Lab results have revealed the answer to a mystery at an Oklahoma zoo: Just what caused a female lion to sprout a mane. The Oklahoma City Zoo says in its March newsletter that testing at the University of Tennessee found the African lioness named Bridget has an elevated level of androstenedione, a hormone that can contribute to developing male features. Veterinarians compared Bridget's blood to samples from her sister, who has no mane. Bridget's blood also contained a higher level of cortisol, which regulates metabolism and the immune system, the AP reports.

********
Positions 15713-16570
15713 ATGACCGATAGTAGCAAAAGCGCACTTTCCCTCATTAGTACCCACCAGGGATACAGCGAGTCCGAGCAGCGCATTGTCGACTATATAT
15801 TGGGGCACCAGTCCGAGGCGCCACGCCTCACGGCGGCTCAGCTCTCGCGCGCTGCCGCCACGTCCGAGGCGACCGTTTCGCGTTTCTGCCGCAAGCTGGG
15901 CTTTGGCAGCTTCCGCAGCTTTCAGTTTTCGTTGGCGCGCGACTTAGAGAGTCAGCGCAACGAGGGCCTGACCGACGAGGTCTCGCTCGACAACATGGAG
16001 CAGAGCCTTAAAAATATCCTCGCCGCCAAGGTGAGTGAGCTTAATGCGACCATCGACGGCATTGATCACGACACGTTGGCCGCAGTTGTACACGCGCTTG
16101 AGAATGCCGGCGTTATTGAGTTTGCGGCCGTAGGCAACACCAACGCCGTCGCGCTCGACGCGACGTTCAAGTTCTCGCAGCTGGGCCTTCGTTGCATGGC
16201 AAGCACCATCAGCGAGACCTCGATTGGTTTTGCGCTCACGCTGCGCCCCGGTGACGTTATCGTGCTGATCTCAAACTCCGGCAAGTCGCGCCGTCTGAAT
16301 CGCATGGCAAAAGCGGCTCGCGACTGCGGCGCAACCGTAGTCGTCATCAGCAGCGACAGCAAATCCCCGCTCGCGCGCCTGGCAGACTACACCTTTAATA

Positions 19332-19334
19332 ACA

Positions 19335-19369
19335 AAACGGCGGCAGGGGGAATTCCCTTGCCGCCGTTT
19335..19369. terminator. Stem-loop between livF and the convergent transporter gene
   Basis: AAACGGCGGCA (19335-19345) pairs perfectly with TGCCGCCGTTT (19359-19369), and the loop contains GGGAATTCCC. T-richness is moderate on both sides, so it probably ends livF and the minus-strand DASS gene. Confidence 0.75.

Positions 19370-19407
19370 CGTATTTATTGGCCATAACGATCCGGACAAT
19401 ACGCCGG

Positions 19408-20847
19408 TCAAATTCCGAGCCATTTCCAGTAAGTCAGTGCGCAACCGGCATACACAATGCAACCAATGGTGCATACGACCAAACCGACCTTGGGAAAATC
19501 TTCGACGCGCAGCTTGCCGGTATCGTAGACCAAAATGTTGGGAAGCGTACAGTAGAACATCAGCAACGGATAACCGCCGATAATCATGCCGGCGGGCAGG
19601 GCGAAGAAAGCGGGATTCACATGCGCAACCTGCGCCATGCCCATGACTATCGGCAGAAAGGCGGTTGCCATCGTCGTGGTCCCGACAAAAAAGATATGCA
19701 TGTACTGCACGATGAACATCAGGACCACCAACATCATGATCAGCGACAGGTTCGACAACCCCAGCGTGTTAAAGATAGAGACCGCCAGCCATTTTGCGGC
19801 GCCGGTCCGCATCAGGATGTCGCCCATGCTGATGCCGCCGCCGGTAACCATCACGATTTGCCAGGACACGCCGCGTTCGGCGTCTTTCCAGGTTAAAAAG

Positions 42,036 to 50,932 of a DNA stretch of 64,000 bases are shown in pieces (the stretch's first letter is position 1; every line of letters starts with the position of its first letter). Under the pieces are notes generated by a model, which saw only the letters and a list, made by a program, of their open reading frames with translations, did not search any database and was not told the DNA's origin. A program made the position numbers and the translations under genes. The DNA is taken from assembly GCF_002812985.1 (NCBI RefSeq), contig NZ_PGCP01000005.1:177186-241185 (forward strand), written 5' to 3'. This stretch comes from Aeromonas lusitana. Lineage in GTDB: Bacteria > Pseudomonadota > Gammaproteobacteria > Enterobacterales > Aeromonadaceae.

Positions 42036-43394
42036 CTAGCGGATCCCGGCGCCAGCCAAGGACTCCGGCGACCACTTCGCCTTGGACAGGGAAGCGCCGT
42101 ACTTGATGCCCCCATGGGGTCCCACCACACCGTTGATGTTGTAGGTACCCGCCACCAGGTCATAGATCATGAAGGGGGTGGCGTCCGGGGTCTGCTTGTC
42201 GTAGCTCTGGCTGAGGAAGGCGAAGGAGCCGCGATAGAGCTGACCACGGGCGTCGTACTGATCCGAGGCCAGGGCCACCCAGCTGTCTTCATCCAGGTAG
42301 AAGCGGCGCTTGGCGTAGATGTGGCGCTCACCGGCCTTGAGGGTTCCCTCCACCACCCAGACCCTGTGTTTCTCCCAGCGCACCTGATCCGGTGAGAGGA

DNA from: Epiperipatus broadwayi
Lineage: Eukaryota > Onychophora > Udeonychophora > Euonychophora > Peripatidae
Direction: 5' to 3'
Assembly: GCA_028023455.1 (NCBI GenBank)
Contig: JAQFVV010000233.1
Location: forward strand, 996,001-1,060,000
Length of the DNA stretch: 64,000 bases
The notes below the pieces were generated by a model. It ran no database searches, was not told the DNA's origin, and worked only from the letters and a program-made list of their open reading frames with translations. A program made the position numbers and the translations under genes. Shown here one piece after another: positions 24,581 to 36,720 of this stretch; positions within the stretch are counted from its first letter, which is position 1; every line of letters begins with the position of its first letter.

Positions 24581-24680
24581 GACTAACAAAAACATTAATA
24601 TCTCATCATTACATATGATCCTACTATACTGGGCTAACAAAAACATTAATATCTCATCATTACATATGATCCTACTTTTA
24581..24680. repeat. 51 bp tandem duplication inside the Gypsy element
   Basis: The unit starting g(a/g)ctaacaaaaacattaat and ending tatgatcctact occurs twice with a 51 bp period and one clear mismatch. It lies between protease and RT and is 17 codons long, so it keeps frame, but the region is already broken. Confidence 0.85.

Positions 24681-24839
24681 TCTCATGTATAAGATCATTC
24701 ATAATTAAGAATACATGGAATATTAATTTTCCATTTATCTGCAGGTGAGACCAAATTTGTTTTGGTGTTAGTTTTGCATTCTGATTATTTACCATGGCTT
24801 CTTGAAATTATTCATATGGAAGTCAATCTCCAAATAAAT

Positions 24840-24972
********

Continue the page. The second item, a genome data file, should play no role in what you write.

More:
The zoo says the results likely mean the 18-year-old lioness has a benign tumor in her adrenal gland that's producing the hormones, but that her health is excellent. KFOR reports treatment isn't necessary right now, and that she'll keep the mane for as long as that remains the case. For male lions, testosterone production steps up around age 1, which is when they usually begin growing a mane. The zoo says female lions with manes are not unheard of, but they are rare. Indeed, National Geographic reports on a case from 2011 in which a 13-year-old lioness kept in a South African zoo similarly developed a mane; in her case, the mane was traced to a "virtually unheard of" issue with her ovaries. (A "lion whisperer" took three lions for a walk; it did not end well.)